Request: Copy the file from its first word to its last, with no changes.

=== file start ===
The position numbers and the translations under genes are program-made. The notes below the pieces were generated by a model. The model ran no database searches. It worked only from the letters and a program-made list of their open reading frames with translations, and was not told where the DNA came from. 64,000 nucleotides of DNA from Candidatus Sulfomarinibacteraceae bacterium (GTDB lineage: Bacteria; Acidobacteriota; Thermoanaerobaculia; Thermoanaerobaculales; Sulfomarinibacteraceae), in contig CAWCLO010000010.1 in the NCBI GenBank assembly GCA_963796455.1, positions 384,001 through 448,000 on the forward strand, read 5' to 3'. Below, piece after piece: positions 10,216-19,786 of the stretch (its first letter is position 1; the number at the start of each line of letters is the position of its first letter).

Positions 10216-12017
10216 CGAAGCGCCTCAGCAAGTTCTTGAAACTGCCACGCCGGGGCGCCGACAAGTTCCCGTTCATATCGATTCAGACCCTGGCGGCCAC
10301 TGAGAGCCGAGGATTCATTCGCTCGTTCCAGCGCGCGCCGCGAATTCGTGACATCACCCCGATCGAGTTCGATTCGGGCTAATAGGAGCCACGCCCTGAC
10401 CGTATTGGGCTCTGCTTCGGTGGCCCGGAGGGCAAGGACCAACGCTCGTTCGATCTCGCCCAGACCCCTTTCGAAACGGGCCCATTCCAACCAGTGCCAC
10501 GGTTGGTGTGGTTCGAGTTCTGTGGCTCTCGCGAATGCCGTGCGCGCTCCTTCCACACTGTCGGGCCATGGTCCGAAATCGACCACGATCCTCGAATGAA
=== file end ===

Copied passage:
The position numbers and the translations under genes are program-made. The notes below the pieces were generated by a model. The model ran no database searches. It worked only from the letters and a program-made list of their open reading frames with translations, and was not told where the DNA came from. 64,000 nucleotides of DNA from Candidatus Sulfomarinibacteraceae bacterium (GTDB lineage: Bacteria; Acidobacteriota; Thermoanaerobaculia; Thermoanaerobaculales; Sulfomarinibacteraceae), in contig CAWCLO010000010.1 in the NCBI GenBank assembly GCA_963796455.1, positions 384,001 through 448,000 on the forward strand, read 5' to 3'. Below, piece after piece: positions 10,216-19,786 of the stretch (its first letter is position 1; the number at the start of each line of letters is the position of its first letter).

Positions 10216-12017
10216 CGAAGCGCCTCAGCAAGTTCTTGAAACTGCCACGCCGGGGCGCCGACAAGTTCCCGTTCATATCGATTCAGACCCTGGCGGCCAC
10301 TGAGAGCCGAGGATTCATTCGCTCGTTCCAGCGCGCGCCGCGAATTCGTGACATCACCCCGATCGAGTTCGATTCGGGCTAATAGGAGCCACGCCCTGAC
10401 CGTATTGGGCTCTGCTTCGGTGGCCCGGAGGGCAAGGACCAACGCTCGTTCGATCTCGCCCAGACCCCTTTCGAAACGGGCCCATTCCAACCAGTGCCAC
10501 GGTTGGTGTGGTTCGAGTTCTGTGGCTCTCGCGAATGCCGTGCGCGCTCCTTCCACACTGTCGGGCCATGGTCCGAAATCGACCACGATCCTCGAATGAA